.357 Magnum (Handgun) (using Sierra bullets)
Date: Feb 18 2021
The .357 Magnum was introduced in 1935 as a joint effort between Smith & Wesson and Winchester. It was the first magnum revolver cartridge that enjoyed widespread popularity. It has been chambered in a variety of double-and single-action revolvers, single-shot pistols, autoloading pistols, derringers and many rifles. It has proven useful for hunting, target work, defense and law enforcement and is a versatile revolver cartridge. Original loads were advertised to push a 158-grain cast, SWC-style bullet faster than 1,500 fps from an 8¾- inch revolver barrel with vintage factory loads containing 15.3 to 15.4 grains of Hercules 2400 powder. Although several fast-to medium-burn rate powders produced excellent accuracy, velocities were comparatively low. For top performance, Alliant 2400, Accurate No. 9 Hodgdon H-110 and Winchester 296 are good choices.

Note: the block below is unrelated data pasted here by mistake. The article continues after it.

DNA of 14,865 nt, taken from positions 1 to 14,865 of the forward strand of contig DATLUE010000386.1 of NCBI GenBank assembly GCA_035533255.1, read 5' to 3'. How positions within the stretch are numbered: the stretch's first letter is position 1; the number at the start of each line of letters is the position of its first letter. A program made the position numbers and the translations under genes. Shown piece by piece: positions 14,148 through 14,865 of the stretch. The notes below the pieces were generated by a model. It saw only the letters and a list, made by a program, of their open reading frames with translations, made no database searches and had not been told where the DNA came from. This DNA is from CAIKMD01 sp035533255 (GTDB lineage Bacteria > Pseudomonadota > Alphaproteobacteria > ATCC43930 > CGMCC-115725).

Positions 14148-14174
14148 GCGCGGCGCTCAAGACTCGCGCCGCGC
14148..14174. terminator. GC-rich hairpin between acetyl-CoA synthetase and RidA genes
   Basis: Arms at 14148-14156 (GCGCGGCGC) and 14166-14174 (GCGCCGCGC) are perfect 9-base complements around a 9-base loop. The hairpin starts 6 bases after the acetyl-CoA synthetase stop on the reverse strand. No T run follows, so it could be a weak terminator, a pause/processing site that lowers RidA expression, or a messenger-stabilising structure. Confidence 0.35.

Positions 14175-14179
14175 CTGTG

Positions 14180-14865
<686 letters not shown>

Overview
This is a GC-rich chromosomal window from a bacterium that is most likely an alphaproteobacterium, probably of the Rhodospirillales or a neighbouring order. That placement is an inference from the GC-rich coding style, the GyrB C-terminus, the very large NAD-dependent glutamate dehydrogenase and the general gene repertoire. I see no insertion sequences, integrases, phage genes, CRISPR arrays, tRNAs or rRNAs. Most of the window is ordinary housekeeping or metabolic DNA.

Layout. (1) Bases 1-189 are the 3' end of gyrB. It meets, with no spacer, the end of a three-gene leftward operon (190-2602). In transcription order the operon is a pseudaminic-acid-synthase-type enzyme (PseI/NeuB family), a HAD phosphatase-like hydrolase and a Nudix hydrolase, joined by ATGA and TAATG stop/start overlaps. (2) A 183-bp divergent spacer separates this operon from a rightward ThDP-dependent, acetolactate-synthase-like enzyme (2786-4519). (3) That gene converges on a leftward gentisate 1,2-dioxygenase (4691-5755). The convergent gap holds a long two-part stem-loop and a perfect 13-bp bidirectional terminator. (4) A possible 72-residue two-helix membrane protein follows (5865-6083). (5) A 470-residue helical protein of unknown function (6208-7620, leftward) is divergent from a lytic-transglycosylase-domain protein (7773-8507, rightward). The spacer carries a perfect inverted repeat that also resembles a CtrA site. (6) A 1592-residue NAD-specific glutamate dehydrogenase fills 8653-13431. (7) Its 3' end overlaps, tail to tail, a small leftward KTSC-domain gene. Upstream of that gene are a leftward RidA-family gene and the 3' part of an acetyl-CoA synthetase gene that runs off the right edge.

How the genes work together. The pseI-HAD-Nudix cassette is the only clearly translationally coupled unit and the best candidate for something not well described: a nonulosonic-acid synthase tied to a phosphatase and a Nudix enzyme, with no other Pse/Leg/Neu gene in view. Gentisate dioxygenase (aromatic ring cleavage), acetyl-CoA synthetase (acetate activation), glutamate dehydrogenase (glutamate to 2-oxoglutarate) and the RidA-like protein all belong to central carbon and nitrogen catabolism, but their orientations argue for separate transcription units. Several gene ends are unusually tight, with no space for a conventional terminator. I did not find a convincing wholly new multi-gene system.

Although the accompanying data was tested with CCI 550 Small Pistol Magnum primers, all data can be fired with CCI 500 Small Pistol standard primers. Exceptions include loads containing Hodgdon H-110 and Winchester 296, which should be used with a magnum primer to assure reliable ignition.
A heavy crimp is advised to aid in achieving correct powder ignition and to prevent bullets from jumping crimp when subjected to recoil. Industry maximum average pressure for the .357 Magnum is currently established at 35,000 Psi. It is noteworthy to mention that early ammunition was loaded to and industry maximum average pressure of 46,000 CUP. Those pressure guidelines were reduced to prevent problems that surfaced in certain guns when subjected to a steady diet of heavy loads.